Secondly, if we accept that the scanning mind is here to stay, which will take a considerable shift, judging from the frequent rumbles in institutional corridors about the lack of student engagement in classrooms (and I’m certainly not exempt from this myself), then that raises a number of very important, and potentially uncomfortable, questions about our practice in classrooms. For example, if a scanning mind is the equipment that students bring to our lecture theatres, is it appropriate to expect them to listen to us in a sustained manner for two hours, like we have done since time immemorial? Similarly, is the general tutorial format of ‘required reading—discussion about the required reading’ the best way to engage students if the majority consistently fail to make it to the end of that reading? If we can identify what the characteristics of the Net Generation are, should we redesign our teaching practice to suit those characteristics? What are the implications of that for the various types of skills (including generic skills) we imagine to be worthy outcomes of a university degree (or ‘graduate capabilities’ in management speak)?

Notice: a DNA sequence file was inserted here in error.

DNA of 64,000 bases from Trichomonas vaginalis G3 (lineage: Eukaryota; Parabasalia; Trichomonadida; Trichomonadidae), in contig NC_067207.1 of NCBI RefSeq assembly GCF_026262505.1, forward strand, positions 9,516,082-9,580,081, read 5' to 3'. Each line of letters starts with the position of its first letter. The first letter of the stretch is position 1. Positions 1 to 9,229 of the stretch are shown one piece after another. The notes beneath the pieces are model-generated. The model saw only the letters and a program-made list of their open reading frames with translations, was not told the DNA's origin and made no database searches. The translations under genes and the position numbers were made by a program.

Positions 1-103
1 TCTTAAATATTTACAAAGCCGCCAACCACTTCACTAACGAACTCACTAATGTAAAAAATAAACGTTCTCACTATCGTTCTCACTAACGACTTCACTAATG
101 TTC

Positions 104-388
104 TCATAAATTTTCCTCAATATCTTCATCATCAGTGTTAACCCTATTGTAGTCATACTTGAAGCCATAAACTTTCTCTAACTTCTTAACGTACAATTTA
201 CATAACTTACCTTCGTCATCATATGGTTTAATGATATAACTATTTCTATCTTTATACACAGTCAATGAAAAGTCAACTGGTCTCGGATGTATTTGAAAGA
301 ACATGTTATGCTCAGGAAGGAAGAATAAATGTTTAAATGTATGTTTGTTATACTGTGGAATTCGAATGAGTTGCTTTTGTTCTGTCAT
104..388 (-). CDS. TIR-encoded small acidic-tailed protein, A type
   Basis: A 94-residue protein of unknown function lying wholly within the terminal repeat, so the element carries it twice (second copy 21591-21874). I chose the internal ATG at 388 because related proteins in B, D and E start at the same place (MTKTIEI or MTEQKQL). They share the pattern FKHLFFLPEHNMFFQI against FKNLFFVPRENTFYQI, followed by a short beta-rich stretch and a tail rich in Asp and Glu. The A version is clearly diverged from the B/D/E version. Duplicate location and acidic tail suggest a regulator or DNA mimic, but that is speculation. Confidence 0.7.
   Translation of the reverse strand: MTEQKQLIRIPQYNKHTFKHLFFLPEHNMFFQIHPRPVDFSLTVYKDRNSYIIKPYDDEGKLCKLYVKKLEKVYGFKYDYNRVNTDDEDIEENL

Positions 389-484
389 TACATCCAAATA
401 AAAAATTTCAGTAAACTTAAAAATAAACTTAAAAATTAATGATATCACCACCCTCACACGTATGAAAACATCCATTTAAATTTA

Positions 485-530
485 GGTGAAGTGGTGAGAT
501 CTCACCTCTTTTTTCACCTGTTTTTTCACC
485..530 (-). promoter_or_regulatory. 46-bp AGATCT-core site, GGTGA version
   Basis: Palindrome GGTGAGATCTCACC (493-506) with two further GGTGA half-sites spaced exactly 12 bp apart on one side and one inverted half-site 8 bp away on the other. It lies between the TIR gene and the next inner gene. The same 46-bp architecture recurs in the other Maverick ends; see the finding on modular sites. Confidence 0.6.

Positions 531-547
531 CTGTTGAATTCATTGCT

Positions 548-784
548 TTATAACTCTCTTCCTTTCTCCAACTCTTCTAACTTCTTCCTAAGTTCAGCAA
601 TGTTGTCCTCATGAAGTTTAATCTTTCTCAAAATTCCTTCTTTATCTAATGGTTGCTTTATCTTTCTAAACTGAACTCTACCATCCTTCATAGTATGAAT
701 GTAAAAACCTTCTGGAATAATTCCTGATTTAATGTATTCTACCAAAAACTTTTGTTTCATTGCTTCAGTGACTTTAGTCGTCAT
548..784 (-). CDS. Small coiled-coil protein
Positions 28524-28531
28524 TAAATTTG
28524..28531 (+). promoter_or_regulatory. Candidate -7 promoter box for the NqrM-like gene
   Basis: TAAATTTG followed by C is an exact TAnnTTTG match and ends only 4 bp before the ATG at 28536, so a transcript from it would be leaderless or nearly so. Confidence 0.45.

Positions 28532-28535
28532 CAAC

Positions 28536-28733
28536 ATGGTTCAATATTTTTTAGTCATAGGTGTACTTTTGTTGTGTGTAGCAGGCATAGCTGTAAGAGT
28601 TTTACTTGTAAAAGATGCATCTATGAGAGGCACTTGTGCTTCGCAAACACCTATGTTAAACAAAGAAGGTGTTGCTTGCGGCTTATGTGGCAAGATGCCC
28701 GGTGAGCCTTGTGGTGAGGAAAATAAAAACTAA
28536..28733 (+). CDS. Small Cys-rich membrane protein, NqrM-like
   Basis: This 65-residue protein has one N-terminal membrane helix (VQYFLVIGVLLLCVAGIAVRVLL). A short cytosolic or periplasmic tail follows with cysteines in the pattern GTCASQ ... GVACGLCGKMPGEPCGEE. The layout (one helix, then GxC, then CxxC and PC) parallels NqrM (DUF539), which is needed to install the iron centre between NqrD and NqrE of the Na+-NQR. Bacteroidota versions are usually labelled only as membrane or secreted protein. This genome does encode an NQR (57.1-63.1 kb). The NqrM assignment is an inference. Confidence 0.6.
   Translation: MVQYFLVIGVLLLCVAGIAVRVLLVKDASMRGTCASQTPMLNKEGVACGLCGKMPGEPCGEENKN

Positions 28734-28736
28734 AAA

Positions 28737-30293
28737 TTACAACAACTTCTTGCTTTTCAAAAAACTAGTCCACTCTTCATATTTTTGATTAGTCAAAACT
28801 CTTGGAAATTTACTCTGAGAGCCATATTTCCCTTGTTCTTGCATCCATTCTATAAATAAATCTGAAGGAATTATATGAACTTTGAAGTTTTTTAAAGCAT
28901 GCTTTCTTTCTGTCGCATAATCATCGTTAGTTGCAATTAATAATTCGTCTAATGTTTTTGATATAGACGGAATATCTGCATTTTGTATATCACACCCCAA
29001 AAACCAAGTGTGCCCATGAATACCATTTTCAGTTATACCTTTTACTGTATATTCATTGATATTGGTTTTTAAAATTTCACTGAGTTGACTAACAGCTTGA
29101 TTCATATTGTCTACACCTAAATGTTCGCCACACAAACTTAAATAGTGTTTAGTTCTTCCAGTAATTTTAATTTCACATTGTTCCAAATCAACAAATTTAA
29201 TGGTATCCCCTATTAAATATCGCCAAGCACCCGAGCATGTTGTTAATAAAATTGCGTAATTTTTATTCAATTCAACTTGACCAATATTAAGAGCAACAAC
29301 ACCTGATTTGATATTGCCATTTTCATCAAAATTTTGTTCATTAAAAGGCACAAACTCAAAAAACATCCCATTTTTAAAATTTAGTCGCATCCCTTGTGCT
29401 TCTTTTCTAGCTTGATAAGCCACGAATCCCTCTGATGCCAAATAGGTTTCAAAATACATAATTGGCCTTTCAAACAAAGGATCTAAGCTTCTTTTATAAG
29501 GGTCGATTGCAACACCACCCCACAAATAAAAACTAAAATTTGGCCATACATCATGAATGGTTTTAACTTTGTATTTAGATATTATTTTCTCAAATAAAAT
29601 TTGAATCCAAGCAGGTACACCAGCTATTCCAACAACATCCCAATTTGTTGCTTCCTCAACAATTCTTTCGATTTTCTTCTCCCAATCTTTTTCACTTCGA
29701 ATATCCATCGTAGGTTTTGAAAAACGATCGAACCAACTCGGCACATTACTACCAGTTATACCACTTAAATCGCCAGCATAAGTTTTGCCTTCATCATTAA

Diana and James Oblinger (2.6-2.7) identify the following characteristics in the Net Generation:

  • ability to read visual images (more comfortable in image-rich environments than with text)
  • visual-spatial skills (developed through playing games)
  • experiential (they learn better through discovery than by being told)
  • ability to shift their attention rapidly from one task to another
  • digitally literate
  • connected/social (peer-to-peer approach)